Setting up a Book Group


October 20, 2011

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Have you been thinking of setting up a book group? Patsy Lyons from Tara Book Company gives some tips on How to Set up and Run a Book Group

What is a Book Group?

A Book Group is a gathering of individuals (usually 4 to 8 people) who share a common interest in reading. They meet regularly (usually monthly), all having read the same book, to analyse the book and discuss their personal opinions and thoughts.

Getting together

bookclubCheck with your local library or school, they may have a group organised or be able to put you in touch with any groups or other interested children in the area. You may be a group of friends who just need a little encouragement to get started.

Setting up

How many members?

4 to a maximum of 8 is the usual number. If more than 8 are interested you can

a          have more than 8

b          close membership at 8, have a waiting list in the event of someone dropping out

C          split into 2 groups.

Where to meet?

If you are a group of friends you could arrange to rotate meetings at each other’s houses.  Your local library may have a suitable room or area.

When to meet?

Decide on regularity (monthly), mornings or evenings,and time, e.g. first Thursday of every month at 6.30 p.m.  Some groups keep to the school year and close for the summer months.

Who is the “boss”?

Groups can be run in different ways, usually informal but with some structure.

a          rotate responsibility, person who picked book, or person hosting group in their house

b          one person taking responsibility each time

c          shared responsibility  e.g. someone chairing the meeting, someone purchasing the books.

Exchange phone numbers!

Who picks the book?

Each member of the group gets an opportunity to select a book. To arrange the order, you could draw names from a hat, do it in alphabetical order, seating order or volunteer, whatever works for your group. It’s helpful to have at least 2 books picked ahead of time.

What book to pick?

This is the fun bit, you can select an old favourite, a bestseller, a review you read, a popular author.  In choosing the book you must keep in mind how the other members will get their copies.  Is it in the bookshops?  Are there copies available in the library?  Is it still in print?  Will it have to be ordered?

Where do we get the book?

This depends on what book is selected.

New books and bestsellers will be available in the bookshops, online or in the library.

Old favourites may have to be ordered so allow time, at least 2 weeks.

Most bookshops will give 10% on orders of multiple copies.

Libraries are very supportive and will often get multiple copies in for you.

Idea !!  In small groups the person choosing the book buys the number of copies needed, then each member pays for their copy. This allows great flexibility in choice and saves on time.

How much does the book cost?

You can agree to a cost limit, e.g. under €15. Keep in mind that this will exclude most current hardbacks.

What happens at the book group meeting?

This varies from group to group.  It’s a good idea for the person who picked the book to open the discussion by giving their view and reasons for selecting that title.  Each member then gets an opportunity to say a short piece. Once everybody has had a chance to speak it can be thrown open for general discussion. It’s good to keep a journal or record of the books read, write in a comment or score out of 10. The journal can also be used for other purposes, recording member’s phone numbers, outings etc.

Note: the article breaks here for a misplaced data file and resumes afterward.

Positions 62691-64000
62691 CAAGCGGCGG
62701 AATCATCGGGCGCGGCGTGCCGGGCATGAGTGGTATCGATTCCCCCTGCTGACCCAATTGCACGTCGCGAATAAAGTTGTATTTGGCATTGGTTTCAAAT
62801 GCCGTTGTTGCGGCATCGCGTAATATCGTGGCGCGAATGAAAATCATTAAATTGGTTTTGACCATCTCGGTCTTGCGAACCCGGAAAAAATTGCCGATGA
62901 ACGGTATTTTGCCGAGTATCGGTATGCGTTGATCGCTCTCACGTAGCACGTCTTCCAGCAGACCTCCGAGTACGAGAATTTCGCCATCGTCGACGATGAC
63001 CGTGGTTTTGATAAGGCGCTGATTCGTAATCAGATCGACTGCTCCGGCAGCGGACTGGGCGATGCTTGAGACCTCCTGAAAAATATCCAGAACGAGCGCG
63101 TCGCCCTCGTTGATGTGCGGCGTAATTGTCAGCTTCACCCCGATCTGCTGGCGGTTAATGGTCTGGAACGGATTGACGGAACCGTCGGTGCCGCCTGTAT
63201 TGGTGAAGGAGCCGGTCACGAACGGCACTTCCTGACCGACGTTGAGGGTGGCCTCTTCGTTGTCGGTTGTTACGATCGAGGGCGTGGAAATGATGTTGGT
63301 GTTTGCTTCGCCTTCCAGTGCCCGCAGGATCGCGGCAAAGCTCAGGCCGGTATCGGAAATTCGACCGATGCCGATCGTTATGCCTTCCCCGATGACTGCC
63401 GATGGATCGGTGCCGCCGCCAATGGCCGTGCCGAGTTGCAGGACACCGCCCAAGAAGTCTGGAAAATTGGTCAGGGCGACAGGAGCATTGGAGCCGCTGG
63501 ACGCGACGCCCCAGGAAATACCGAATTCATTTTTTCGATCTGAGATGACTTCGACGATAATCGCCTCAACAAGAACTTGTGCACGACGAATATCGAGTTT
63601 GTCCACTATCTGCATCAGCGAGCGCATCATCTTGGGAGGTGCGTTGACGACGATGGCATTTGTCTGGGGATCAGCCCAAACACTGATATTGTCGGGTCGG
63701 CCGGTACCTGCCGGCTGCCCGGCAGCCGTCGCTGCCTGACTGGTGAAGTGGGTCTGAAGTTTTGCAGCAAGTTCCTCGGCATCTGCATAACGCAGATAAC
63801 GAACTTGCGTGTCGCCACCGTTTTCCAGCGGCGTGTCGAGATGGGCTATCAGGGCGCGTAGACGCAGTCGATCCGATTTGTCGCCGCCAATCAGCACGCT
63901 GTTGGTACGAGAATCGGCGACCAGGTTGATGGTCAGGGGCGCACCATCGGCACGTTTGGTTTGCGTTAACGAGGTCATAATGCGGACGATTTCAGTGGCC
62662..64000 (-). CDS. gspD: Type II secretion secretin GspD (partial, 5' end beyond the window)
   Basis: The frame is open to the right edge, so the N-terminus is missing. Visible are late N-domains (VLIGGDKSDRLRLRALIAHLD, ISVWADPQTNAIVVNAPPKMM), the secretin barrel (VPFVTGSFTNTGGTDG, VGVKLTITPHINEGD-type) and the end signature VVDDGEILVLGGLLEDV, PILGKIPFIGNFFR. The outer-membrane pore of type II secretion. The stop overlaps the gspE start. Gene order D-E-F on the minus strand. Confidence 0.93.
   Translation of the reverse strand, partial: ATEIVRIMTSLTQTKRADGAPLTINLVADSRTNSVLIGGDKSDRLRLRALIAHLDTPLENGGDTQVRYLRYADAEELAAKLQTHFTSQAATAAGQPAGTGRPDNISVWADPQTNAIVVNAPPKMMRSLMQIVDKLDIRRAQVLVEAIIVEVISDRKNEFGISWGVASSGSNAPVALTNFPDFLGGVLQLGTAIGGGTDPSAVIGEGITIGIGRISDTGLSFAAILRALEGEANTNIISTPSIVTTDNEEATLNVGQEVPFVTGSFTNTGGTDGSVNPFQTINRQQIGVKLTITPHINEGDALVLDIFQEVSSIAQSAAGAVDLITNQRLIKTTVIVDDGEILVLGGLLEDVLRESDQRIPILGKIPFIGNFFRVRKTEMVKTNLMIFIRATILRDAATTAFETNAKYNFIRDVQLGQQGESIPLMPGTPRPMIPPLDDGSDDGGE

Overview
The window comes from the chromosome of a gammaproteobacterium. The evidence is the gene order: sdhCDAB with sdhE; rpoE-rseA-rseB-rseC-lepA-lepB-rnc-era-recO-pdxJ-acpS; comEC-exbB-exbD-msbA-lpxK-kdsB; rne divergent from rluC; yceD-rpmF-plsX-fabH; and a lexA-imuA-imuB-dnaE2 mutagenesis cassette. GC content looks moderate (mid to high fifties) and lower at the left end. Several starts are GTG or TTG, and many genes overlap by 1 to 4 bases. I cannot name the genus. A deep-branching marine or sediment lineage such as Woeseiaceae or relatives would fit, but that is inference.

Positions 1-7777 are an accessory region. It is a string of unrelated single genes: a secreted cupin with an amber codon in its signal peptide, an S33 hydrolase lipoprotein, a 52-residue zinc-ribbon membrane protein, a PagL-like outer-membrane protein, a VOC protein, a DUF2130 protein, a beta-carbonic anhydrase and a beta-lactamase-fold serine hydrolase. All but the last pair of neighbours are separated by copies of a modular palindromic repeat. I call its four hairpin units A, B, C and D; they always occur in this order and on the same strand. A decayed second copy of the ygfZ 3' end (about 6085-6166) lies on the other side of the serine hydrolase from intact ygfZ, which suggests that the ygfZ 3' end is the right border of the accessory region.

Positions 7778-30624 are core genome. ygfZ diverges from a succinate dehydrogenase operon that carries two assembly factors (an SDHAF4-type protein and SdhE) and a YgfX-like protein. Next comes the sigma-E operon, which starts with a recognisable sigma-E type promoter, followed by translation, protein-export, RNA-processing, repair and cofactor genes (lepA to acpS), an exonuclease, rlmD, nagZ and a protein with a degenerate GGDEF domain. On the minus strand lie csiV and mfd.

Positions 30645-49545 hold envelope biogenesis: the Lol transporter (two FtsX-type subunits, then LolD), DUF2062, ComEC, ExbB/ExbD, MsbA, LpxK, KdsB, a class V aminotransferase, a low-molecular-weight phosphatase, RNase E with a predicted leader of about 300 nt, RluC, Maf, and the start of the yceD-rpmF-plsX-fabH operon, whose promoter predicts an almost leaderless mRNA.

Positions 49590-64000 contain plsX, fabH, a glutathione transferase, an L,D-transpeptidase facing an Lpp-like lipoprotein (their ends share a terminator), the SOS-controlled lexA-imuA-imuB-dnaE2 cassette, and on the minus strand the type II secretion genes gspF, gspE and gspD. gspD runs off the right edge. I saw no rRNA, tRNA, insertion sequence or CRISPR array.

How do we discuss a book?

Some books provoke lots of discussion whereas other books may be more difficult. Reading guides for some books are available online. Try the publisher’s website,, or Richard& Any research on the book or author will add to the sharing and broadening of knowledge.  You can discuss characterisation, plot, language, relationships, ending.

Respect the opinions of others but it’s good to get differing opinions, it adds a bit of spice. Keep the focus on the book,  steer clear of drifting on to other books, movies, holidays etc. Ideally you should aim to spend 30 to 45 minutes discussing the book. There’s plenty of time for chatting afterwards. It’s worth doing it right, you’d be surprised at how your much you learn from other people’s opinions and views.

Social Side

Meeting to discuss a common interest is a great way to make new friends or deepen current friendships. When the discussion on the book has been exhausted you can talk about other topics. Many groups have days out in addition to their monthly meeting, e.g. the cinema.

Some recommended books for kids book groups:

10+ age group

  • “Holes” by Louis Sacher
  • “Kensuke’s Kingdom” by Michael Morpurgo
  • “Laura Delaneys Deadliest Day” by Ann Carroll

11+ age Group

  • “Al Capone Does my Shirts” by Gennifer Choldenko
  • “Best Friends” by Jacqueline Wilson
  • “I am david” by Ann Holm

Good luck and enjoy!

taralogo06Tara Book Co. are based in Kilcolgan, Co. Galway, Ireland, Visit them online at or tel: (091) 777005

If you have a book group going, especially with kids involved, please tell us in the comments below, we’d love to know about it!

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Published On: October 20th, 2011 / Categories: Things To Do / Last Updated: February 25th, 2018 / Tags: /

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This website was created by Jill Holtz and Michelle Davitt, both of whom are mothers of young children. Jill and Michelle decided to create this resource themselves, and launched in 2007.

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